Louisiana state capital building.
Louisiana state capital building. Louisiana House of Representatives/Facebook

Latinos are an entrepreneurial demographic: according to the U.S. Department of the Treasury, nearly 25% of all new entrepreneurs were Latinos in 2021, a higher figure than their proportion to the general population (almost 20%).

Between 2021 and 2022, Latinos filed some 10.5 million applications for new businesses; but, predictably, the figures are not the same when looking at the different states. According to data from the Latino Data Hub, a new project from the University of California, Los Angeles (UCLA), the state of Louisiana is leading the country in this category with the highest percentage of Latino entrepreneurs.

According to the Latino Data Hub, 15.9% of the state's Latino population are entrepreneurs.

The states with the highest percentage of Latino entrepreneurs were clustered in the southern U.S. region. Other states with a high percentage of Latino entrepreneurs included Florida (13.1%), South Carolina (12.7%) and Georgia (11.6%).

On the opposite end of the spectrum, states such as Wisconsin (5.5%), Iowa (5.7%) and Minnesota (5.8%) were some of the states with the lowest rates.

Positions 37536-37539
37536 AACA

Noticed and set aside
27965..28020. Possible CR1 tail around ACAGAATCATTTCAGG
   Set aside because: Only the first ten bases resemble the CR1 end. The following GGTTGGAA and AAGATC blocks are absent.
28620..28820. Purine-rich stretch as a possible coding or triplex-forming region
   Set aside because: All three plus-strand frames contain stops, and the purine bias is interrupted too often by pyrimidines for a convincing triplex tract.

Latino entrepreneur data.
Latino entrepreneur data. Latino Data Hub

One major reason for the state's high percentage of Latino entrepreneurship could be the state's increasing Hispanic population.

Louisiana has a relatively low Latino population compared to the rest of the nation, but it has increased over the last couple of years. According to the 2020 Census, Latinos comprise 5.8% of the state's population, which is higher than in the 2010 Census, which stood at 4.2%.

According to The Advocate, a Louisiana-based daily newspaper, in Baton Rouge, the state's capital, the Hispanic population has grown significantly faster. According to The Advocate, the Hispanic population increased by 94% in the capital region between 2010 and 2020. And in East Baton Rouge Parish, the Latino population increased by 88% in the same years, and now the area has over 30,000 Hispanic residents.

The increasing population has resulted in more Hispanic businesses, such as grocery stores and coffee shops, according to The Advocate.

The federal government has also aided Latino entrepreneurs in recent years. According to data from the Small Business Administration (SBA), the government has provided over $3 billion in loans to Latino-owned businesses.

Other studies have shown that Latino-owned businesses are mostly self-funded, yet post higher-than-average growth numbers.

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